We know that with a more modern, flexible and risk-based approach to regulation, we will see an increase in the development of health products from a variety of digital software developers. Based on the substantial number of applicants to our software precertification pilot program, including traditional medical device companies, large tech companies and small start-ups, we understand more developers are interested in investing and creating products that can impact health care.
As a public health agency, we’re encouraged to see interest from developers in entering the digital health marketplace. And we want developers to know that the FDA stands ready to work with you to bring your safe, effective and innovative products to market. Our message today is clear—we want software developers to create new, innovative technologies that can help consumers take control of their health. As regulators, we will put patient safety at the forefront of what we do. And we will continue to work with developers to ensure their safe, effective and innovative products can enter the market.
The FDA has a long-standing policy of working with medical product companies as they design, develop and test their products prior to formally submitting an FDA marketing application. This is part of our continuing work to create a more modern, flexible and risk-based approach to regulating medical devices.
This commitment is not only reflected in actions like approving or clearing new apps and launching our Digital Health Innovation Action Plan, but also in what we hope to do in the future. That’s why in the FDA’s Fiscal Year 2019 Budget, we proposed to create a Center of Excellence for Digital Health that would advance modernizing our regulatory approach to help this industry grow and reach its full potential, while protecting patients.
This Center of Excellence would help establish more efficient regulatory paradigms, consider building new capacity to evaluate and recognize third-party certifiers, and support a cybersecurity unit to complement the advances in software-based devices. Our Digital Health Innovation Action Plan demonstrates our commitment to spurring digital health innovation and safety. With the creation of a Center of Excellence, the FDA could commit additional resources to helping developers create innovative products that can benefit patients.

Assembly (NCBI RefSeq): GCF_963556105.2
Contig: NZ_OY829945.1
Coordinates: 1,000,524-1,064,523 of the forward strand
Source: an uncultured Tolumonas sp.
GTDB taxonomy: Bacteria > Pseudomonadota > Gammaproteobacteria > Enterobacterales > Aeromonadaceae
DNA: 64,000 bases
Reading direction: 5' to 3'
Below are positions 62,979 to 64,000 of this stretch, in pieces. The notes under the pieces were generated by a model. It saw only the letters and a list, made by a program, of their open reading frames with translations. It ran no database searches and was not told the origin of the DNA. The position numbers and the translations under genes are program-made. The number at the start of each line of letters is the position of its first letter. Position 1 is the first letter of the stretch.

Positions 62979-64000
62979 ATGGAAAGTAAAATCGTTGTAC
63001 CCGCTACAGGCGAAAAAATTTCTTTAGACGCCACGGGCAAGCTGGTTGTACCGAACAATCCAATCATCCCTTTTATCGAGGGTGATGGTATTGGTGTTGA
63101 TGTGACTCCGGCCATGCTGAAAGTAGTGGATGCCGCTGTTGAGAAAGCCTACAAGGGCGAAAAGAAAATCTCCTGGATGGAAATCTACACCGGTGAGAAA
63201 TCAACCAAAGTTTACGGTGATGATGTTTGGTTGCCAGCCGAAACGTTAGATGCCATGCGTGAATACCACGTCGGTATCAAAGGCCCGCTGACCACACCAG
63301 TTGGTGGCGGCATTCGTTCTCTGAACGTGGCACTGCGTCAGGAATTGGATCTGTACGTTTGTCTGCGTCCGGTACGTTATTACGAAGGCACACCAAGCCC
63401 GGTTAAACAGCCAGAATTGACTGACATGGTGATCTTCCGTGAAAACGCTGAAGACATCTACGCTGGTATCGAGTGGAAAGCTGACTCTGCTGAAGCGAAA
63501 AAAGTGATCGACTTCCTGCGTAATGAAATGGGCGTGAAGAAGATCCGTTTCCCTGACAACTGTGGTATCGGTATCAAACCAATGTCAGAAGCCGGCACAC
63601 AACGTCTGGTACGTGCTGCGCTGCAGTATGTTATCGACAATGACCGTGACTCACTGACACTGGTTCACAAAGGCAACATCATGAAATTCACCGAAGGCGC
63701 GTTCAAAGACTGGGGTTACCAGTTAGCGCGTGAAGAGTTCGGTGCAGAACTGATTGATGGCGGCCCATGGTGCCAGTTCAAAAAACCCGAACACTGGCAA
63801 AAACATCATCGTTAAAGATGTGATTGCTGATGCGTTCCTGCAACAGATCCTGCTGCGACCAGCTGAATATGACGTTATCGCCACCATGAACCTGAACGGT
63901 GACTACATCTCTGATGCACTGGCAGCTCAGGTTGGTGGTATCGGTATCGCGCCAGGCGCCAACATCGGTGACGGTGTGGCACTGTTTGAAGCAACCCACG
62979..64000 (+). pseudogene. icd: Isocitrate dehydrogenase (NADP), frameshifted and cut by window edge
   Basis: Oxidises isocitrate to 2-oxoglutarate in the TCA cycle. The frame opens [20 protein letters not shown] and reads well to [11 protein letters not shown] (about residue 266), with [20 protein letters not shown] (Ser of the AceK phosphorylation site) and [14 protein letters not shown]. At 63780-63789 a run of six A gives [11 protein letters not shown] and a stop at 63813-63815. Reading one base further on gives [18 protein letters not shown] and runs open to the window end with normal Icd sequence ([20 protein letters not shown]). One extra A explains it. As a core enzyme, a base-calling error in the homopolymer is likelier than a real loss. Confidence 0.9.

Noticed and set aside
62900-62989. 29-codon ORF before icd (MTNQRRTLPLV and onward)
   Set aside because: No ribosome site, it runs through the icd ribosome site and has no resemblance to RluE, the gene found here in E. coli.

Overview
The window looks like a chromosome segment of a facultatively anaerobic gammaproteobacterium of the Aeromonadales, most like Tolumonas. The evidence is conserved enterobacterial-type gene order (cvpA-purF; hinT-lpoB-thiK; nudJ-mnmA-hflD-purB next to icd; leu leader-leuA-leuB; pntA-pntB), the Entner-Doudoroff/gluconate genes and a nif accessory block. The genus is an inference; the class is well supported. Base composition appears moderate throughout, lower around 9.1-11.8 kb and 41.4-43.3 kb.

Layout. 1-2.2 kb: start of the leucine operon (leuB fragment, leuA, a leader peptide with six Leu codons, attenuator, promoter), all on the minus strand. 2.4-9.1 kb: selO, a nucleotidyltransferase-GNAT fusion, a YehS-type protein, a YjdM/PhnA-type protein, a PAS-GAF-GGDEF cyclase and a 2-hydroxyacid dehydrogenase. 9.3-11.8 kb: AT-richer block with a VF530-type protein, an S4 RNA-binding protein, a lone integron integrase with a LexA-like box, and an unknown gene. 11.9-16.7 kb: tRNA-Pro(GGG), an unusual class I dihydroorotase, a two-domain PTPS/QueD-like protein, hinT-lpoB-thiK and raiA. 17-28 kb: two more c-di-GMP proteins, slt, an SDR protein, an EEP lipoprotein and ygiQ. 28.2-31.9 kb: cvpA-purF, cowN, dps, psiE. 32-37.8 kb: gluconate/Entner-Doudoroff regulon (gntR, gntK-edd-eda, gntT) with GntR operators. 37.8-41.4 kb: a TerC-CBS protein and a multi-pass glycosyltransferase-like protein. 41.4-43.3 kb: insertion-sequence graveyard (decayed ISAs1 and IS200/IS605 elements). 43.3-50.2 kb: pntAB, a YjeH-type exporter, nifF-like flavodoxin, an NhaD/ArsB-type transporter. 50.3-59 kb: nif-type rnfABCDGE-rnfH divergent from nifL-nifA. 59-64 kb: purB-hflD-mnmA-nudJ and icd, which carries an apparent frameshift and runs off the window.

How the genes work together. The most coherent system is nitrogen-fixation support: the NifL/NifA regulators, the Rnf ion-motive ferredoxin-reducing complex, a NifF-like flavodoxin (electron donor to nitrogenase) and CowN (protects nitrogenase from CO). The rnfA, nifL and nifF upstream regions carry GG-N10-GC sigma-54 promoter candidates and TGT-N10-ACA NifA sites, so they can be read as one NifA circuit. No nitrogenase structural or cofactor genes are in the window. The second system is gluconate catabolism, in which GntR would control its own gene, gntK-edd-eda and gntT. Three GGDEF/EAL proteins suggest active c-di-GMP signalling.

We’re enthused by what we see currently happening in digital health. Recent product approvals and clearances have given consumers and providers access to powerful technologies that have the potential to advance the delivery of health care. We’re also looking forward to the future. We know that our actions will help encourage the development of incredibly innovative products. We hope to see health care adopting more and more disruptive technologies that positively impact people’s lives.
The FDA, an agency within the U.S. Department of Health and Human Services, protects the public health by assuring the safety, effectiveness, and security of human and veterinary drugs, vaccines and other biological products for human use, and medical devices. The agency also is responsible for the safety and security of our nation’s food supply, cosmetics, dietary supplements, products that give off electronic radiation, and for regulating tobacco products.
Source: U.S. Food and Drug Administration (FDA.gov)